Messier 31, the Andromeda Nebula (I guess I will never stop calling it that), has been a challenge for your old Uncle for near 50 freaking years. I probably won't surpass that look at Andromeda down in Chiefland in '08, but I’ve got a long way to go with it astrophotography wise. Maybe that is a good thing, muchachos; it feels good and right that the book isn't quite closed on Andromeda for me yet.

Next Time: Destination Moon Night 8...

Great report. Brought back many memories of using my Edmund Scientific 3" Newtonian back in the early 1960s. More recently I used my 8" LX200-ACF for some M31 DSO observing. NGC206 was easy using 83X. The open cluster C107 was more difficult but visible. The globular cluster G76 was visible at 83X using averted vision and appeared as a non-point fuzzy object at 222X. The globular cluster G1 was easy (once star-hopped to) at 83X and showed a large fuzzy disk at 222X. It was really exciting to be able to view some DSOs in our neighbor galaxy.
I know what you mean Rod. I have had friends and family who couldn't wait to see M31 with my CPC1100 with eyepiece or Mallincam. But they are never impressed. FOV is just too small and the nucleus is too bright!
I like your DSI pic of it though!
I enjoyed reading about your experiences observing M31, Rod.

Over the years, I've had some great views of the Andromeda Galaxy through a variety of instruments ranging from binoculars to large premium Dobsonians.

One of the most memorable was seeing the galaxy from Cherry Springs State Park in 2005 through a homemade 18.5" (yes, 18.5") Dob equipped with a binoviewer capable of low-power views.

On another occasion at CSSP the warp in the backside of M31 was clearly visible through my friend Tony Donnangelo's 20" Starmaster Sky Tracker Dob.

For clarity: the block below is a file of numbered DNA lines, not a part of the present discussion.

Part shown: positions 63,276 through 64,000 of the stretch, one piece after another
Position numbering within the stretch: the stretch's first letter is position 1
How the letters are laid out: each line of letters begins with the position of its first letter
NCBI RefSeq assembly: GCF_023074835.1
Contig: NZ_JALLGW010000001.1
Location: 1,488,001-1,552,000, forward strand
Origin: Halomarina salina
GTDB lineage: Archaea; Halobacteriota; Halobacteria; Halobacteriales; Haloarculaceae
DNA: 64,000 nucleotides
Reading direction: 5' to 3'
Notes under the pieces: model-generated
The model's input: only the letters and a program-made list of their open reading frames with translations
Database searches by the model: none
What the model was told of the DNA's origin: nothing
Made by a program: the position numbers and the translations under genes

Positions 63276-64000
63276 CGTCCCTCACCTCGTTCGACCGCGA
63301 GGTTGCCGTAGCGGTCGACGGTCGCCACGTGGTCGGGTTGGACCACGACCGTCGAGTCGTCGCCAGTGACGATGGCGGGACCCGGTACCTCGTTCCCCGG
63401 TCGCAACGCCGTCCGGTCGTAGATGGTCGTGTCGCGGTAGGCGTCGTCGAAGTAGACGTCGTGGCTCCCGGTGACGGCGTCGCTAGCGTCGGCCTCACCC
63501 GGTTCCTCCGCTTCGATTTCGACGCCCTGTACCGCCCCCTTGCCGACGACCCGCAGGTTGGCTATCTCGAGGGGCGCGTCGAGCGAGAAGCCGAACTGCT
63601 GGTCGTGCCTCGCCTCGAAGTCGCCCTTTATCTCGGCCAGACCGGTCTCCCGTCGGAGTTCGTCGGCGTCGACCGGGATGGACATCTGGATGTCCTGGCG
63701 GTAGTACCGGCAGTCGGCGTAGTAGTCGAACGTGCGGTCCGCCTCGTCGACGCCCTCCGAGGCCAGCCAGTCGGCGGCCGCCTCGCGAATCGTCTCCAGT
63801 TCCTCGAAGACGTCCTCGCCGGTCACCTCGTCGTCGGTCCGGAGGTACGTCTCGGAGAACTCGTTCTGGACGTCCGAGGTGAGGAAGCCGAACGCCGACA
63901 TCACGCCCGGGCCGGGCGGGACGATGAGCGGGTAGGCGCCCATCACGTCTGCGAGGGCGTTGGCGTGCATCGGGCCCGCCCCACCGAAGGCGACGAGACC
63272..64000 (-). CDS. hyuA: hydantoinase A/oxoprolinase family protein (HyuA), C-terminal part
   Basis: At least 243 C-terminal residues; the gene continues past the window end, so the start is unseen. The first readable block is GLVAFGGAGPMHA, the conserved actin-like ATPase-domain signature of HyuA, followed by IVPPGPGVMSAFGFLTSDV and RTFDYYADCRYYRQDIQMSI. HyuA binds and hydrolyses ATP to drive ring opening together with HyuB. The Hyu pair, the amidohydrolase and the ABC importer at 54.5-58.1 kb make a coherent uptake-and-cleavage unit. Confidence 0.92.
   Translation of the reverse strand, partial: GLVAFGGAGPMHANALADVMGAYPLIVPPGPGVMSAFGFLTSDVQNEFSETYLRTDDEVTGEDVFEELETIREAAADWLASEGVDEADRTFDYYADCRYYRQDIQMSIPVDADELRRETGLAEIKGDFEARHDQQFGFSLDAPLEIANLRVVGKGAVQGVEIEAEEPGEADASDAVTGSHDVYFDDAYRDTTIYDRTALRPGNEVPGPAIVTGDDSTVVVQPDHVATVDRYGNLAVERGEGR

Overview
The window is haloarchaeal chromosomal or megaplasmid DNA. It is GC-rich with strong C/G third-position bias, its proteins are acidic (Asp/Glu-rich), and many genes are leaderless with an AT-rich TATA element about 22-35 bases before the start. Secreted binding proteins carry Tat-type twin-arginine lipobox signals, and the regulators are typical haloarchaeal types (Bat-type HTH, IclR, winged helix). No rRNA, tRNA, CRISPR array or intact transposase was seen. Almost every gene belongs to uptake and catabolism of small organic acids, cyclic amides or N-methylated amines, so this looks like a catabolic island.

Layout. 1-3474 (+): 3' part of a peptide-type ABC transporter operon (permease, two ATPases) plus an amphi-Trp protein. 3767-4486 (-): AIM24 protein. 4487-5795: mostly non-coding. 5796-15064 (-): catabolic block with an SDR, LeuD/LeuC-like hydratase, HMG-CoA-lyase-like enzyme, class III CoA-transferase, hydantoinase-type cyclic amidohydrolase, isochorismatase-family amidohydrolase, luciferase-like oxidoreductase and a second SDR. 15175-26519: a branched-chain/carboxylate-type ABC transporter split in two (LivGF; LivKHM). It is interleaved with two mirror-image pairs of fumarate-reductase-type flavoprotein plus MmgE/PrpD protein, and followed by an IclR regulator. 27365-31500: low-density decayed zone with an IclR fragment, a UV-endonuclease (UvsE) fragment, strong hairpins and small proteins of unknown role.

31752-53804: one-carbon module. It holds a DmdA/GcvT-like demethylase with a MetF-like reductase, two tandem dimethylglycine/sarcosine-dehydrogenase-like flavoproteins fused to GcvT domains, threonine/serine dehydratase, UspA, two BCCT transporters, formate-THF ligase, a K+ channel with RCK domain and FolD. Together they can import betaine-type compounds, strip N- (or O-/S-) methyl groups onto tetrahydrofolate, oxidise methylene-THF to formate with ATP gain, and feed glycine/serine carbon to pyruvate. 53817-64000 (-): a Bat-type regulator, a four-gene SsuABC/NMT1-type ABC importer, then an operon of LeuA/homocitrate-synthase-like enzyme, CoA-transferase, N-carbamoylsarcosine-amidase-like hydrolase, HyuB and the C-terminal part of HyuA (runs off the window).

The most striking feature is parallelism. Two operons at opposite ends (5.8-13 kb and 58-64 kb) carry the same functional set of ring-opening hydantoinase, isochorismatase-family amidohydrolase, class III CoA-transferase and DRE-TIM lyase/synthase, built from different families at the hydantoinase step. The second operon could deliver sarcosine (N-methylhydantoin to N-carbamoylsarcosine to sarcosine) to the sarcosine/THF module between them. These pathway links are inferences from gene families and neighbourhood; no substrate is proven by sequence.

The best view of M31 that I've had through a small aperture was at Stellafane in 2007 before the 13mm Ethos was released. Al Nagler's 127mm Tele Vue apochromatic refractor and the 13mm Ethos produced an incredible wide-field

view of the largest galaxy in the Local Group.

I've also had fun hunting down quite a few of M31's globular clusters through larger apertures.
Hmmm...never tried M31 with a binoviewer...maybe I oughta. ;)
A couple of years ago I was trying out a couple of refradtors, a 6 inch achro and a 120mm apo and wanted to compare the view they put up with my 8" SCT. The achro's view was comparable to the SCT, meaning about all I could see from my orange zone drive was the bright nucleus. But when I turned the apo on M31 I gasped. The nucleus was much brighter in the smaller aperture scope and I could see the arms of the galaxy spiraling outward. That view along with superior views of M27 some other things convinced me to keep the apo refractor. Before with the SCT M31 just wasn't anything I was interested in looking at because it wasn't that impressive. But it is very impressive in the refractor as is M42 and so many other objects that I previously thought were mediocre.